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Microsatellite-based Analysis of Tobacco (Nicotiana tabacum L.) Genetic Resources


This article in CS

  1. Vol. 49 No. 6, p. 2149-2159
    Received: Jan 15, 2009

    * Corresponding author(s): ramsey_lewis@ncsu.edu
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  1. H. S. Moona,
  2. J. M. Nifonga,
  3. J. S. Nicholsonb,
  4. A. Heinemanc,
  5. K. Lionc,
  6. R. van der Hoevend,
  7. A. J. Hayesd and
  8. R. S. Lewis *a
  1. a Dep. of Crop Science, North Carolina State Univ., Raleigh, NC 27695
    b USDA-APHIS Plant Protection and Quarantine, Raleigh, NC 27606
    c Lancaster Laboratories, Richmond, VA 23234
    d Philip Morris USA, Richmond, VA 23261. H.S. Moon and J.M. Nifong contributed equally to this work


Little is currently known about the genetic variation within diverse gene pools of cultivated tobacco (Nicotiana tabacum L.). Knowledge in this area could aid in future germplasm maintenance activities, provide additional information in the area of N. tabacum population genetics, and assist in selection of materials for breeding or genetic investigations. To this end, 702 N. tabacum accessions from the U.S. Nicotiana Germplasm Collection were genotyped with 70 microsatellite markers. A total of 1031 alleles were detected, with an average of 14.7 alleles per marker. Average gene diversity was quite large (0.7362) and was three times the value for a diverse population of U.S. flue-cured tobacco. Cluster analysis using various distance coefficients generated seven consistent groups. Patterns of geographic-specific clustering were frequent but not universal. An analysis of molecular variance for tobacco collected from Central and South America revealed that 92% of the total genetic variation among samples could be attributed to country-specific subpopulations. There was also a significant level of population subdivision between country-specific subpopulations, however. Tobacco samples collected from Peru had both the largest average gene diversity and the largest mean genetic distance, although N. tabacum collected from Mexico had the greatest allelic richness. Tobacco samples collected from Argentina were the most divergent subpopulation.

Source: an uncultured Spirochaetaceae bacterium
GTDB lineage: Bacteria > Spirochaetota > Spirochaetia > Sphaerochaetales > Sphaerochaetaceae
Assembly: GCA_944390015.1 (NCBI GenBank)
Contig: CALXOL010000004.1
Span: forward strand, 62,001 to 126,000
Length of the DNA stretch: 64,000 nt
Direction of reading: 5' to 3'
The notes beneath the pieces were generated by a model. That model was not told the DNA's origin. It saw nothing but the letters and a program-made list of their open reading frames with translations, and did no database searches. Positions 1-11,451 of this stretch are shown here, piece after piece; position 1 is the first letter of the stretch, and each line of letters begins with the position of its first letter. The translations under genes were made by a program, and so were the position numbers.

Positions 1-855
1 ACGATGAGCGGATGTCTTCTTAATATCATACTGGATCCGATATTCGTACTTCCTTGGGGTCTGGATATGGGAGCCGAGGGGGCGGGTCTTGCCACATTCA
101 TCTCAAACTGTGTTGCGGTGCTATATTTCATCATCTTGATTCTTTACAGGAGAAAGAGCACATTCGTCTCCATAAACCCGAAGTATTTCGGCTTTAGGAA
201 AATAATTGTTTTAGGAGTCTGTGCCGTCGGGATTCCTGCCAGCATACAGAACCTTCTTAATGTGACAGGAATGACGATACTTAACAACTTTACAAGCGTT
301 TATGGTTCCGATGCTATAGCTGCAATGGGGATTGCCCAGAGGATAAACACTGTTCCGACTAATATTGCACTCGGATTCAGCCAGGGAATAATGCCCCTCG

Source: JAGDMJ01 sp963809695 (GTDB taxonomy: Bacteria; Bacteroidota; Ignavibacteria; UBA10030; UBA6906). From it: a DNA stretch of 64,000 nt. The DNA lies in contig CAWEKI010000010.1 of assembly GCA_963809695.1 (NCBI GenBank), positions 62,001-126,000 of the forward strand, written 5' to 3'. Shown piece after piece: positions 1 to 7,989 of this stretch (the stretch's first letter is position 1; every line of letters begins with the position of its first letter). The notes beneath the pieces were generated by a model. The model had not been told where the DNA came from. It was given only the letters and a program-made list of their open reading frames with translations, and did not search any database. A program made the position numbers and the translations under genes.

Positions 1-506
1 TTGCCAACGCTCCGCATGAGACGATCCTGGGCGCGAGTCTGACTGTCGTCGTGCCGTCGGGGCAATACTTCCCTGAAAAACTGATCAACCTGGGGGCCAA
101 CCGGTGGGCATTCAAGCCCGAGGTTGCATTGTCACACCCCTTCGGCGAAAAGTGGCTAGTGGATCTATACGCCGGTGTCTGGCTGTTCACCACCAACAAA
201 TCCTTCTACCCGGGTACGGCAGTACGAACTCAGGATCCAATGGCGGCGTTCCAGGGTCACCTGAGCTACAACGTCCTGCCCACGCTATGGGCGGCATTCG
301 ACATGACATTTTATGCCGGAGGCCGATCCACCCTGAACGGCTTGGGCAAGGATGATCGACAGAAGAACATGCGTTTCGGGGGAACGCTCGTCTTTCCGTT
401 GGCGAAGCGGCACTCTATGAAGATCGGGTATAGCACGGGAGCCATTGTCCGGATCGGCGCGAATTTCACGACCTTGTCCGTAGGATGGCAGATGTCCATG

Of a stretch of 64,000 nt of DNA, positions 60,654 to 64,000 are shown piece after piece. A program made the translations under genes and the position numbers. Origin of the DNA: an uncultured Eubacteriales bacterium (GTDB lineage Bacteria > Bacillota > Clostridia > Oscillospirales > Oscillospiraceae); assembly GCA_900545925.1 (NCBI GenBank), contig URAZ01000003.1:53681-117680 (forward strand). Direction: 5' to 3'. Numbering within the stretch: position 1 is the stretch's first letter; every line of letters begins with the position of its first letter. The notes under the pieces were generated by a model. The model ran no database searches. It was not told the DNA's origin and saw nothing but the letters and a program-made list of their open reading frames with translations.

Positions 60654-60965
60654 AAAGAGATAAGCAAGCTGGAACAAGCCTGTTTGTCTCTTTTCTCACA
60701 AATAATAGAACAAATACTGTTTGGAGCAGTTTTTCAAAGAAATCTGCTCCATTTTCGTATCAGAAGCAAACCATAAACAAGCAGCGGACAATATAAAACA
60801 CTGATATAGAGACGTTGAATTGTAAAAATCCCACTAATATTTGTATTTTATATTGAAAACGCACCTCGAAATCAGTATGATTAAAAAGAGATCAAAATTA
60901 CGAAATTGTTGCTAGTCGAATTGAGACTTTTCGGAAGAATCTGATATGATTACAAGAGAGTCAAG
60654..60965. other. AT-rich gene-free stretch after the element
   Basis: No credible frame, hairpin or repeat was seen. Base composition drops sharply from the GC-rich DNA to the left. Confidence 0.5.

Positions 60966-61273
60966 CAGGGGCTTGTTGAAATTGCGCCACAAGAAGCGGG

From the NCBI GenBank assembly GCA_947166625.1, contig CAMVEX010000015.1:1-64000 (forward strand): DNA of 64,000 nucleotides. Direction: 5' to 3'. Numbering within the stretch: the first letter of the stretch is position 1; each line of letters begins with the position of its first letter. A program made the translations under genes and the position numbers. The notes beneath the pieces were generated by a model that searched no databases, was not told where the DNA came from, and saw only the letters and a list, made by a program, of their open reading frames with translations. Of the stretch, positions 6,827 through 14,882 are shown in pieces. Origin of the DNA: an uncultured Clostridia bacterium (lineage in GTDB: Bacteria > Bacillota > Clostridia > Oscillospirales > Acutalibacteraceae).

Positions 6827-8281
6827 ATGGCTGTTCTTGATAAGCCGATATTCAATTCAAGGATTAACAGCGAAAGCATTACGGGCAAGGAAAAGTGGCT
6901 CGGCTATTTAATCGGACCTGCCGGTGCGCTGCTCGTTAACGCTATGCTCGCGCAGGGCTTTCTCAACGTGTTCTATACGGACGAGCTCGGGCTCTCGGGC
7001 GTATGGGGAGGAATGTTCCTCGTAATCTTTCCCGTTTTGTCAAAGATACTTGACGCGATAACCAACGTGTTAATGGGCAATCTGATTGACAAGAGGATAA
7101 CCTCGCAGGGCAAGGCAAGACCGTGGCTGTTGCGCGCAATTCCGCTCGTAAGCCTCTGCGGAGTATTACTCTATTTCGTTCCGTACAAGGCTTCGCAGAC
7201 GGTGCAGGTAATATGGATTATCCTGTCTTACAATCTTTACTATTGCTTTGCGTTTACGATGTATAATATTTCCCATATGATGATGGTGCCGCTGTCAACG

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Copyright © 2009. Crop Science Society of AmericaCrop Science Society of America